Home Interviews Interview: Steve Vai

Interview: Steve Vai

HIT CHANNEL EXLCUSIVE INTERVIEW: January 2022. We had the great honour to talk with a legendary guitarist: Steve Vai. Undoubtedly, Steve is one of the great guitarists of all time. On 28 January he is releasing his latest solo album “Inviolate” (Favored Nations/Mascot) and he is going to start another tour. Over the years, he has collaborated with Frank Zappa, David Lee Roth, Whitesnake, Ozzy Osbourne, Al Di Meola, Nelly Furtado and others. Read below the very interesting things he told us:


Why is there no concept or story on “Inviolate” album?

With “Inviolate” I just wanted to be really clean with it and just present songs. A lot of my catalogue has stories in it, heavily produced sometimes, kind of corky, sometimes like in between little bits. For “Inviolate” I just wanted to bring the songs together and wanted them to create their own concept.


What did you try to achieve musically in “Teeth of the Hydra” using the unconventional Hydra guitar?

There is nothing conventional about the Hydra guitar (laughs). When I imagined the guitar, I also imagined that I would create a piece of music on it, that used all the necks in an integrated, linear way. The song needed to be a good song, an enjoyable song on its own, without sounding like a gimmick. I knew that I needed a great melody and I also wanted it to be heavy. So, these were the mental thoughts before I started writing it. I was creating a visual landscape for the song. Then, I knew that I wanted the Hydra to be the only instrument. There are some keyboards and some percussion and stuff, so I had to negotiate a way to create a melody, to create the bass, the 12-string and the harp strings all in one performance and then I recorded it in sections. So, that’s how I did it. Let me show you something. I did this when I was practicing. This is the chorus (ed: he shows me on Zoom a cell phone video playing the Hydra guitar).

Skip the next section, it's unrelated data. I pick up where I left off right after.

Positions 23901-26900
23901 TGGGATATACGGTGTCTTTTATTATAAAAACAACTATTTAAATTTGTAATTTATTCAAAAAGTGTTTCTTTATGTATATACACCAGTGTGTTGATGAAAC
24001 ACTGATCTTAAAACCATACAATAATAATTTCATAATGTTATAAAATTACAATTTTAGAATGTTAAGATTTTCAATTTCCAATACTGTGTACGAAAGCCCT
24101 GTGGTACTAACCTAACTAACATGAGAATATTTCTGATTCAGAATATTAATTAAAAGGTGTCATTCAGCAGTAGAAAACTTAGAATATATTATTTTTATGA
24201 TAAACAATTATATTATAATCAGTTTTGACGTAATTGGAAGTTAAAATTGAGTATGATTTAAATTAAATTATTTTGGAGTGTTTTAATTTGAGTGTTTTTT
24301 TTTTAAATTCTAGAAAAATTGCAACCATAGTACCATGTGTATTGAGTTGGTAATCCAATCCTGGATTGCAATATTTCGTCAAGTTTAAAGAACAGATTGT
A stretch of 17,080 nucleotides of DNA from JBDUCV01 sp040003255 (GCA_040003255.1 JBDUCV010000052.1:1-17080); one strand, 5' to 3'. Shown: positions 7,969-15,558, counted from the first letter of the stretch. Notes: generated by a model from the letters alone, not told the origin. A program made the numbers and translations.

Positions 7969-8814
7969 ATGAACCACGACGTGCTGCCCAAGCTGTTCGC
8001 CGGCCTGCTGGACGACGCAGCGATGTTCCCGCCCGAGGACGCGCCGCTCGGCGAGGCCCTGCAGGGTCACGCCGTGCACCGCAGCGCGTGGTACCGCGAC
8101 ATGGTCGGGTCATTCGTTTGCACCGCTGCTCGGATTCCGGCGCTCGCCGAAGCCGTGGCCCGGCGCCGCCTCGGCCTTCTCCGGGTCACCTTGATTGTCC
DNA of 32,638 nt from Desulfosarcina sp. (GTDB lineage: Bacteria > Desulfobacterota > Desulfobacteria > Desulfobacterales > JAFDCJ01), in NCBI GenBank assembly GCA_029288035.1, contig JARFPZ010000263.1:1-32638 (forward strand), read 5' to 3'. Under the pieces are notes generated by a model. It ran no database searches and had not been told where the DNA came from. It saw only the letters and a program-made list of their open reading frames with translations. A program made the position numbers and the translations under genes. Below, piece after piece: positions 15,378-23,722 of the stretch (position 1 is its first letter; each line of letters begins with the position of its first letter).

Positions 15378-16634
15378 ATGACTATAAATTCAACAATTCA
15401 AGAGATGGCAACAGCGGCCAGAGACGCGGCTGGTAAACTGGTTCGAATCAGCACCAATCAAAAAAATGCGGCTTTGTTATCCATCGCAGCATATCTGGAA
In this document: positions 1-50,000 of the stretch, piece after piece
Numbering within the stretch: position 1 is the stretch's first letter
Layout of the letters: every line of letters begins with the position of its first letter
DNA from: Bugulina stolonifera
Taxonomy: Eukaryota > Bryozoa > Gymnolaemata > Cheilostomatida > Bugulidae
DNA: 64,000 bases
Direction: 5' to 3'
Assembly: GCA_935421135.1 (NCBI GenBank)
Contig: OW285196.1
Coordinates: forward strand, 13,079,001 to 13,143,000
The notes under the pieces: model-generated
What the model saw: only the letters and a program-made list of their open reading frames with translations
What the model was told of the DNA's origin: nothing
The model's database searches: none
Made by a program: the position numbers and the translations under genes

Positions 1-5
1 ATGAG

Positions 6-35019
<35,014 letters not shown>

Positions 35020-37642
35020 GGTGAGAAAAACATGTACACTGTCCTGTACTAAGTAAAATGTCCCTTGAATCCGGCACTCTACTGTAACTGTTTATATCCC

Wow! It’s amazing! Will you use this live?

Aha! To me, that’s like a lot of fun. That’s what I am here for! I’m a service provider. I’m here to entertain you. I’m here to give you things that make you go: “Oh, what the hell is that?!”


You are very fascinated with the joint shifting technique that you play in “Candlepower”. Please tell us everything we should know about this song.